ESG and Africa’s Unlisted Companies: Sustainability Reporting for Pension Funds

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Part 10 in our ongoing series on ESG and Africa’s unlisted companies

(This article forms part of KudosAfrica’s just-published 2020 ImpactAfrica Report. Download a free copy here.)

Sustainability Reporting for Pension Funds
By: Chantal Gil, Theko Moteane and Kuda Mukova, IQbusiness


There are two types of pension funds – a defined benefit fund and a defined contribution fund. 

Most pension funds, other than some government-related pension funds, are defined contribution funds, which means the pension fund collects contributions from its members and invests these contributions into investments that provide the members with a retirement income. With this type of pension fund, the retirement income is directly related to how well the investments perform.

The world of investing has been evolving. For example, we have seen the emergence of impact investing – cryptocurrencies and robo-advisers. Correspondingly, investment risks have also evolved given the emergence of climate change, the rising socio-political unrests and the decline in ethics and governance levels. 

For example, investing in an insurance company now carries significant climate change risk – a drier and hotter climate has a significantly higher fire risk and drought effect. Therefore, one has to consider this ‘new’ risk when considering an insurance company in an investment portfolio. It is then possible that if your pension fund invests in an insurance company, the investment may yield lower returns due to the consequences of climate change. 

Investing in a predetermined pension fund is often part of an employment contract, and members have little control over the investment strategy. One of the ways a member has influence is by participating in the appointment of diligent trustees. 


The trustees occupy a position of trust, and thus, have a fiduciary duty to the pension fund. A fiduciary duty is the duty of a person in a position of power to act in good faith, with due care and diligence in the exercise of their duties. Trustees need to act with fair consideration to all the facts and conditions that are relevant to any decision made by the board, including investment decisions. 

The trustees are bound to act within the policies and rules of the funds and within the Pension Funds Act.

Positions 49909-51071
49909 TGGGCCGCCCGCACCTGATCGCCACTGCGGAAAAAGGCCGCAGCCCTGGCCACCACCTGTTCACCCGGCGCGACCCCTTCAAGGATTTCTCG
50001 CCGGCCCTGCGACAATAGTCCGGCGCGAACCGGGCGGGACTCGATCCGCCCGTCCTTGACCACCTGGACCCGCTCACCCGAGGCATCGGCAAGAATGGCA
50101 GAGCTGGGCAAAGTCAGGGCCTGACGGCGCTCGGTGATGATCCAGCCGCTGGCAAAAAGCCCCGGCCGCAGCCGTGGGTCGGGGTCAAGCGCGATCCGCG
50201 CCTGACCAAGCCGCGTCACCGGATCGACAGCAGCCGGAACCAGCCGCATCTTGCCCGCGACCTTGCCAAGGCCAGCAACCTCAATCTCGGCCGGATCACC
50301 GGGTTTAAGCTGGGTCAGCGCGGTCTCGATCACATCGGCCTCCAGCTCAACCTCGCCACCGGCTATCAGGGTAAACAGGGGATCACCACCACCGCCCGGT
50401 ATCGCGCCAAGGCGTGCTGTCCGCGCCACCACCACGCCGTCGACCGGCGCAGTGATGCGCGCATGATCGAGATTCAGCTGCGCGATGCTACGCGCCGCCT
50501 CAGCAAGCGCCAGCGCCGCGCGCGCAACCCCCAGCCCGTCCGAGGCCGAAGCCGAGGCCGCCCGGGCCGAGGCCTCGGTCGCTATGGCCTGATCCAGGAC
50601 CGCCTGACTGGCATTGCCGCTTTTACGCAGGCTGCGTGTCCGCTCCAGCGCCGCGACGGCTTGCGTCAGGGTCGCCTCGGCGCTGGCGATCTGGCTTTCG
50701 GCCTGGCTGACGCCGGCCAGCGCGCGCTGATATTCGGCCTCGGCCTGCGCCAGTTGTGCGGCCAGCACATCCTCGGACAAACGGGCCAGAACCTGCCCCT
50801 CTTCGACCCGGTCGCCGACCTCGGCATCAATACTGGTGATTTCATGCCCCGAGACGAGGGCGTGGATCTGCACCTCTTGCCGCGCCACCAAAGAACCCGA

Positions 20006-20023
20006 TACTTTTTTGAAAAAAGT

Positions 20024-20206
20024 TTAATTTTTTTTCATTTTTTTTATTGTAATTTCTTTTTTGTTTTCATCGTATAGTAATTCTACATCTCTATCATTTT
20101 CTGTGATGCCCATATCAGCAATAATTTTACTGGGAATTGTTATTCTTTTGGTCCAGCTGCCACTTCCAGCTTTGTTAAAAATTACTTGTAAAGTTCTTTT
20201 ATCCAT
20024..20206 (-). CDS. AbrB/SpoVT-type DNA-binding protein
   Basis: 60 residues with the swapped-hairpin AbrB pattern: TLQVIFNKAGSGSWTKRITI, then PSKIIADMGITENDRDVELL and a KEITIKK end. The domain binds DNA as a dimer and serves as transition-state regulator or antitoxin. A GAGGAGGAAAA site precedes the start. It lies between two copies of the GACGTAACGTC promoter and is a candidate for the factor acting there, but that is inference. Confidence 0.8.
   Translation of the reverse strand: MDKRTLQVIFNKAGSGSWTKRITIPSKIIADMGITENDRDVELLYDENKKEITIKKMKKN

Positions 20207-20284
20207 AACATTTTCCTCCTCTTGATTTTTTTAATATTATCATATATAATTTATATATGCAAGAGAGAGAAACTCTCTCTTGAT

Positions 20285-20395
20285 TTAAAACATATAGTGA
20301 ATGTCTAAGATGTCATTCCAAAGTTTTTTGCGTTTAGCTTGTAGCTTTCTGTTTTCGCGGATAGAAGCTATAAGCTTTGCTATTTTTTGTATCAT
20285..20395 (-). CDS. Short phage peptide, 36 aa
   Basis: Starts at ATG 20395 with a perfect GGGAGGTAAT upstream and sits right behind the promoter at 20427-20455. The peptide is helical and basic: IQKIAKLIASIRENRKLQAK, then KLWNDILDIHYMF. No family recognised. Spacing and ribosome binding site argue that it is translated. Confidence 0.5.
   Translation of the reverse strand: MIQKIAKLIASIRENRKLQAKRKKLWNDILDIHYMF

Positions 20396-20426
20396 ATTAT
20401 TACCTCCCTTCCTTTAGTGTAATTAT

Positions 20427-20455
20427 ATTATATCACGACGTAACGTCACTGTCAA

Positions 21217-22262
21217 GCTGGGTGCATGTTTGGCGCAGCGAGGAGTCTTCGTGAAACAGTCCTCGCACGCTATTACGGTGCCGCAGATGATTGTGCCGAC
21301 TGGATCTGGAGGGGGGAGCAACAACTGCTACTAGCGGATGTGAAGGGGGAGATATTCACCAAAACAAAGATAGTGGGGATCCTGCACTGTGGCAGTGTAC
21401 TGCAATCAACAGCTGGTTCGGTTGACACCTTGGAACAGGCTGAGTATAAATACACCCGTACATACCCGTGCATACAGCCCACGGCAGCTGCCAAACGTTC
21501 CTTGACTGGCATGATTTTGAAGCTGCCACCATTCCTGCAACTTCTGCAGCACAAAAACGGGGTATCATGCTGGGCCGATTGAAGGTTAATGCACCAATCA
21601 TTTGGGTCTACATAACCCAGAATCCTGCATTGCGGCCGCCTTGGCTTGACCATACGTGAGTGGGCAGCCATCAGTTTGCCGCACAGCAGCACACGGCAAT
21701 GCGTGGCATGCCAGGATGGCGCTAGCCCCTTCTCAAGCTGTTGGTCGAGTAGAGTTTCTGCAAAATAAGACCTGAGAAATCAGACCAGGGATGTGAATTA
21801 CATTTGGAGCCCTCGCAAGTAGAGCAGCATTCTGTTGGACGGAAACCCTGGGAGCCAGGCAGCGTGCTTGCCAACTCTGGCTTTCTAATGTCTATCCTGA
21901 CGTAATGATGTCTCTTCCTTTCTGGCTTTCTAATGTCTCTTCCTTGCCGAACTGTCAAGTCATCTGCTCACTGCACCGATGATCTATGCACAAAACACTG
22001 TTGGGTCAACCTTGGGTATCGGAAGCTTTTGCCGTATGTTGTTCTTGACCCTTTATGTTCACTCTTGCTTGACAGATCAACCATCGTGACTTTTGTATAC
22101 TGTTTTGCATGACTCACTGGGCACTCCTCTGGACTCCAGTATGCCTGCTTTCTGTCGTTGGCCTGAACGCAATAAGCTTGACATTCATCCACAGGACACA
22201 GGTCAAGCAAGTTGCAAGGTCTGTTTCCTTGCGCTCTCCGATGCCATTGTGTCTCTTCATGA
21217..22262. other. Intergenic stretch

With fiduciary duty comes personal liability.

Each trustee must apply their mind to the issues before the board and cannot blindly accept information and advice from third parties. They should take steps to obtain the necessary information and competence to understand the risks involved in making an investment decision. 

Even if a competent third party is appointed to assist the board in its duties, it is still the board’s responsibility to monitor compliance of the functions performed by the third party with the relevant rules governing the fund. 


The Code of Responsible Investing South Africa (CRISA) principles were introduced in 2011, which compels investors to incorporate sustainability aspects – environmental, social and governance (ESG) into investment analysis and activities, to deliver superior risk-adjusted returns. 

The King codes of good governance require the board of trustees to ensure the pension fund is and is seen to be, a responsible corporate citizen. 

The legislation then supported the sustainability factor through Regulation 28, which came into effect in 2012, requiring the board to consider the long-term performance of the investment, including ESG factors.  

Most recently, in March 2018, the draft sustainability reporting directive was issued by the Financial Services Conduct Authority (FSCA) and proposed a requirement for pension funds to report on their adherence to the ESG principles. Pension funds will soon be required to explain how they have adopted ESG principles in investment decision making. 

A failure to take in the risks associated with ESG, which could materially impact the long-term performance of an investment, is likely to be a breach of the duty of care and diligence by a trustee, for which a trustee can be held personally liable. 

This contributed article reflects the views and opinions of the author and not necessarily those of Africa Capital Digest.

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